I would really like some one to rationally explain this practice to me, because I truly don't understand. It seems unjust and barbaric to in principle and in practice.
The Supreme Court struck down death penalty or life without parole sentences for minors.

If a minor commits an adult crime like first degree murder, should they only be sentenced to a juvenile detention center until they were an adult? Is it fair that because they were only 17 years 11 months old, they only go to reform school until they become an adult, while their buddy who was just a month older gets a life sentence for the same murder? I am sorry, even a 16 year old knows murder is wrong, and if they don't think murder is wrong at 16, what makes you think I hey will suddenly think it wrong when they tu n 18 or 21?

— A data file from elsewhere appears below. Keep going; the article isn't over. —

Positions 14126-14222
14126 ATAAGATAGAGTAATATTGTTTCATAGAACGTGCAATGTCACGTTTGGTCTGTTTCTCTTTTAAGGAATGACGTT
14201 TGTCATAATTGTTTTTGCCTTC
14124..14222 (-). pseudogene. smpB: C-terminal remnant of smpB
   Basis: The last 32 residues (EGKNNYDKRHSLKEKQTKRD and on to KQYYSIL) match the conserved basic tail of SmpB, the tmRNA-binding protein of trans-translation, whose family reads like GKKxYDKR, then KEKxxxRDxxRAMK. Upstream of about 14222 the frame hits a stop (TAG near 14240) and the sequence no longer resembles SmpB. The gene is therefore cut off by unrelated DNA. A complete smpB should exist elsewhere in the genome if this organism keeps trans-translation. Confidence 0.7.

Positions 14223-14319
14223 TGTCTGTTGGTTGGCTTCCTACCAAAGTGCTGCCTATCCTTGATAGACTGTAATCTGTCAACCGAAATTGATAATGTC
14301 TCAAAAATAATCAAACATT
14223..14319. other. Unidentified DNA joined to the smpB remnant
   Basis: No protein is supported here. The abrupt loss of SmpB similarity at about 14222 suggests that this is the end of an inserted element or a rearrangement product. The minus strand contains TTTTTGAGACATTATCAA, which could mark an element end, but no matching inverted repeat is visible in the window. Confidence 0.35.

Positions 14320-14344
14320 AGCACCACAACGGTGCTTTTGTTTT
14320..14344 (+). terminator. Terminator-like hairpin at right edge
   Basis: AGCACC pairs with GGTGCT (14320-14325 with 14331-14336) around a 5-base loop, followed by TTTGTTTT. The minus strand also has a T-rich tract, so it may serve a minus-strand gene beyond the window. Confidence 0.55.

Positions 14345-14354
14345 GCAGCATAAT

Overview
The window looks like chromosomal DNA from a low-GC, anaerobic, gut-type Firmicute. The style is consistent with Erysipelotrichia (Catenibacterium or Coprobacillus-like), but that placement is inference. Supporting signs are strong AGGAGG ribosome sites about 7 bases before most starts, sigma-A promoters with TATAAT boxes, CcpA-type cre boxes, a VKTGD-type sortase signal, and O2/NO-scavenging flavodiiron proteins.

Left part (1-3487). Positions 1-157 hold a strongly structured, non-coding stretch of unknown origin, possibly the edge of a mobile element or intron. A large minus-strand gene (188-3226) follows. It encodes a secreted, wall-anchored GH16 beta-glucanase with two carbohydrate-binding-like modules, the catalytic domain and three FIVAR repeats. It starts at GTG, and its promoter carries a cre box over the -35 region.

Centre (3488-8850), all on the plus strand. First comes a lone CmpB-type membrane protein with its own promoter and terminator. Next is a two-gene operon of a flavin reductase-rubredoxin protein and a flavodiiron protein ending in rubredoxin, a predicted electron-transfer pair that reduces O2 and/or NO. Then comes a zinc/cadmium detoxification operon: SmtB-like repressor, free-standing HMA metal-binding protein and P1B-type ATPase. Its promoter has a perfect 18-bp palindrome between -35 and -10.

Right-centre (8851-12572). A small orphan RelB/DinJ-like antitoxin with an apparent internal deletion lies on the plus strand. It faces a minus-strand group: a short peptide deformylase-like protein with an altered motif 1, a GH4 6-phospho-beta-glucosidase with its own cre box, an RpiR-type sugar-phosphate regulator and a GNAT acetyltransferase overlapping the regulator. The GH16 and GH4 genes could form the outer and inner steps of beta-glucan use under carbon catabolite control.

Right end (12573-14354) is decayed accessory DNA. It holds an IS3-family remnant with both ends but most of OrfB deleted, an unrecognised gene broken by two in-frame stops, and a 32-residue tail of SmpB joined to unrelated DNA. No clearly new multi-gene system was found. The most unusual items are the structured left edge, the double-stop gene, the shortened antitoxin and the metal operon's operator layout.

Oct 2015
889
India
#29
@Chlodio

As a non American, I have long considered the US political system to be arguably the most corrupt in the developed word.
All political systems are corrupt. Just recall China had shot a few corrupt officials some years back. And majority of British MPs - in that Mother of Democracy - were found to be claiming their personal expenses from the government funds. Most comical situation was in Pakistan. Ms Benazir Bhuttto was Prime Minister of Pakistan and in her tenure her husband was colloquially named "Mister Ten Percent." Mr Nawaz Sharif, the ex PM of Pakistan has just been sent to jail for seven years. Both were good - Ms Bhutto & Mr Sharif - but political system's need for corruption did them in.